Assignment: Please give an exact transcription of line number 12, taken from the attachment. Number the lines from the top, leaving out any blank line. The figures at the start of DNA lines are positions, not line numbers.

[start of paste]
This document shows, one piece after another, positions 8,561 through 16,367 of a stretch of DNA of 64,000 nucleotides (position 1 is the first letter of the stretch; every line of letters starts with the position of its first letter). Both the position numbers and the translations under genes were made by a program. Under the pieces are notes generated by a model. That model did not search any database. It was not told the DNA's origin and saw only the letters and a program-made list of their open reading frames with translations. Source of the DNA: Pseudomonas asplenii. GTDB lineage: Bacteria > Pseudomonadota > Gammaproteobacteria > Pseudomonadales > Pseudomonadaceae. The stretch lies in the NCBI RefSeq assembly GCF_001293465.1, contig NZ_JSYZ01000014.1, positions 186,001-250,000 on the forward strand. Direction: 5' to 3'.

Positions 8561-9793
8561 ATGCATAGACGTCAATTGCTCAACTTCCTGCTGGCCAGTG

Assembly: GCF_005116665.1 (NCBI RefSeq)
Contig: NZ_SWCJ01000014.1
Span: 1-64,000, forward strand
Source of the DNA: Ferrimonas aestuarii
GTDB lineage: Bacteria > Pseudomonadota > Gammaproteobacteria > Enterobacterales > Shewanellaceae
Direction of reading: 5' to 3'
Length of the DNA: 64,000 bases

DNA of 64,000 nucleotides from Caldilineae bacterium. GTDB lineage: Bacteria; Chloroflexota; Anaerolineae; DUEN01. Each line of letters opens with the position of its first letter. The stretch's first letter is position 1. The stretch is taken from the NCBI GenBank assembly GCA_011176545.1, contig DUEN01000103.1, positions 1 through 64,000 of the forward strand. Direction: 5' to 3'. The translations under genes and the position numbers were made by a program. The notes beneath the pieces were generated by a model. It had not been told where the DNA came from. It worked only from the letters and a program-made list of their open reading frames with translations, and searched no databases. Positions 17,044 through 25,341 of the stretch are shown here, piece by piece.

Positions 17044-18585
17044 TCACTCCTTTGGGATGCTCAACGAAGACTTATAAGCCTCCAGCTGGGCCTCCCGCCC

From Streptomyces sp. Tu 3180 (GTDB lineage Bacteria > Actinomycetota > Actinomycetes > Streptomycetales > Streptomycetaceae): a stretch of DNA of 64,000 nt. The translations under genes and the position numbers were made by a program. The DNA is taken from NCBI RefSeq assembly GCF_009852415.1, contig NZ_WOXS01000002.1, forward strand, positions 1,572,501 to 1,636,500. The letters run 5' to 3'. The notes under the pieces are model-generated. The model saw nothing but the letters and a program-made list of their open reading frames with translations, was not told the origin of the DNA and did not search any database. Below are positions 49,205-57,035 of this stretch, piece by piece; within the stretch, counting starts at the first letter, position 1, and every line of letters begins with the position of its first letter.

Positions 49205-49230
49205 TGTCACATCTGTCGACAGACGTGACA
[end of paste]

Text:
Positions 17044-18585